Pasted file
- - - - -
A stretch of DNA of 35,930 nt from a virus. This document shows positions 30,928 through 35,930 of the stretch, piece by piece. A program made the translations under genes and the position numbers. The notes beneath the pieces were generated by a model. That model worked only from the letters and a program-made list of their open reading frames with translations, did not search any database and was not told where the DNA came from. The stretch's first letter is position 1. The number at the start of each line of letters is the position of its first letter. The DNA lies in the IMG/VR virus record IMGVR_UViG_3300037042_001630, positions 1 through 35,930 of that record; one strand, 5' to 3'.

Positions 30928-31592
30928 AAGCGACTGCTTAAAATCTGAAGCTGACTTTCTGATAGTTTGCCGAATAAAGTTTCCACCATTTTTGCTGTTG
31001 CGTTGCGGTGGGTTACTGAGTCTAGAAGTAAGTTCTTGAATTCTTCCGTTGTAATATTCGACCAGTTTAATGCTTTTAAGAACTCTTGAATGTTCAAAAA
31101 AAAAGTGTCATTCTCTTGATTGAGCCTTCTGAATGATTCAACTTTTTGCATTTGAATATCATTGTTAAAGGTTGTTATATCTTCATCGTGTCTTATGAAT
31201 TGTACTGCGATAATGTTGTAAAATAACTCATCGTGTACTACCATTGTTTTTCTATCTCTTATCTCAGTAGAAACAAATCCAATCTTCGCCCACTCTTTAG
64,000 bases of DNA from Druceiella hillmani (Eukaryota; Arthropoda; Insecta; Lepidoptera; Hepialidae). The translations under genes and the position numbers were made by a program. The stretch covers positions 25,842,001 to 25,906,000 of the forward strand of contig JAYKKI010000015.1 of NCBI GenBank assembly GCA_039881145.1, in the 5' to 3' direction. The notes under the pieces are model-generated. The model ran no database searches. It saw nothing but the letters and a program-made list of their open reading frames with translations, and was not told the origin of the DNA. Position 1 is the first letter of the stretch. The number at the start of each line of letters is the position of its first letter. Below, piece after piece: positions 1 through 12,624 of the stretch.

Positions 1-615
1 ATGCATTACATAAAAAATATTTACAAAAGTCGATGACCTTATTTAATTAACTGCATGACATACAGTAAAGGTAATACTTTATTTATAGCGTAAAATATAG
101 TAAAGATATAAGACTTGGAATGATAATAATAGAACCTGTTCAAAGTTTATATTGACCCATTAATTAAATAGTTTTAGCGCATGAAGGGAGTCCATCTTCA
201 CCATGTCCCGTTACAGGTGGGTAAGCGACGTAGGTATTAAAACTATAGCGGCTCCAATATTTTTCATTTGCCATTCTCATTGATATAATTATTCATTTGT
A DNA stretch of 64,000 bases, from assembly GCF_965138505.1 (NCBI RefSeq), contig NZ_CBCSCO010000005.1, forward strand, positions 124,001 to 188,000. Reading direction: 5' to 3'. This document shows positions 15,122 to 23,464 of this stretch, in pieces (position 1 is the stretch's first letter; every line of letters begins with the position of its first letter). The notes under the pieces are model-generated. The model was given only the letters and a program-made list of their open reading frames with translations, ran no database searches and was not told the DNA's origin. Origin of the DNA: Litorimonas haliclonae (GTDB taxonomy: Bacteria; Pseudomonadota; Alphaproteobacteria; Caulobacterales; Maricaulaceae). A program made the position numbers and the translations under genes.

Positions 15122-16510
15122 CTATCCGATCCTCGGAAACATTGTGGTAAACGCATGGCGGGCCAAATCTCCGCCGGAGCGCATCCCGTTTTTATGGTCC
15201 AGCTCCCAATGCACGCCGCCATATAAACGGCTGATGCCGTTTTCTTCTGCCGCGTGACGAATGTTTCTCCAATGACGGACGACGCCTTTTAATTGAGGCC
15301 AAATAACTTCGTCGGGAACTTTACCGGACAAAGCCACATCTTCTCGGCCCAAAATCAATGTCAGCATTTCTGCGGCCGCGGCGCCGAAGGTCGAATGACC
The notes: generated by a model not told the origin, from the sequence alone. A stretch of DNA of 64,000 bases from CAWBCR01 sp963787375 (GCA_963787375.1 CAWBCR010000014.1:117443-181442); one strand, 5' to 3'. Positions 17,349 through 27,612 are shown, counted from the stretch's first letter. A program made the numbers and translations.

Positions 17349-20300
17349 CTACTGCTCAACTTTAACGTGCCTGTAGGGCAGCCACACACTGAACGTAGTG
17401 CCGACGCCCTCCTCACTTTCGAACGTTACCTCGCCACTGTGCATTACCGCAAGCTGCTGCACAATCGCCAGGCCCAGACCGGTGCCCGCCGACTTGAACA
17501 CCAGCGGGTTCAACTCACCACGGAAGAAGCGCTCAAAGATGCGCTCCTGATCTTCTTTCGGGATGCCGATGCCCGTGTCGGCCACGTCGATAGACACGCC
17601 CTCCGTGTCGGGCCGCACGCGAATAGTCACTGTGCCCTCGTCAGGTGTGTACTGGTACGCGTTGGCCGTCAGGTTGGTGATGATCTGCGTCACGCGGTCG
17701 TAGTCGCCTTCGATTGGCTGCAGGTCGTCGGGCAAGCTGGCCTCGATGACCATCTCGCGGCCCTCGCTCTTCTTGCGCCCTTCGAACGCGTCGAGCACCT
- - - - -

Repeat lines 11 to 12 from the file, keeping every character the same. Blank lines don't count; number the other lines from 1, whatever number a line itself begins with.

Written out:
201 CCATGTCCCGTTACAGGTGGGTAAGCGACGTAGGTATTAAAACTATAGCGGCTCCAATATTTTTCATTTGCCATTCTCATTGATATAATTATTCATTTGT
A DNA stretch of 64,000 bases, from assembly GCF_965138505.1 (NCBI RefSeq), contig NZ_CBCSCO010000005.1, forward strand, positions 124,001 to 188,000. Reading direction: 5' to 3'. This document shows positions 15,122 to 23,464 of this stretch, in pieces (position 1 is the stretch's first letter; every line of letters begins with the position of its first letter). The notes under the pieces are model-generated. The model was given only the letters and a program-made list of their open reading frames with translations, ran no database searches and was not told the DNA's origin. Origin of the DNA: Litorimonas haliclonae (GTDB taxonomy: Bacteria; Pseudomonadota; Alphaproteobacteria; Caulobacterales; Maricaulaceae). A program made the position numbers and the translations under genes.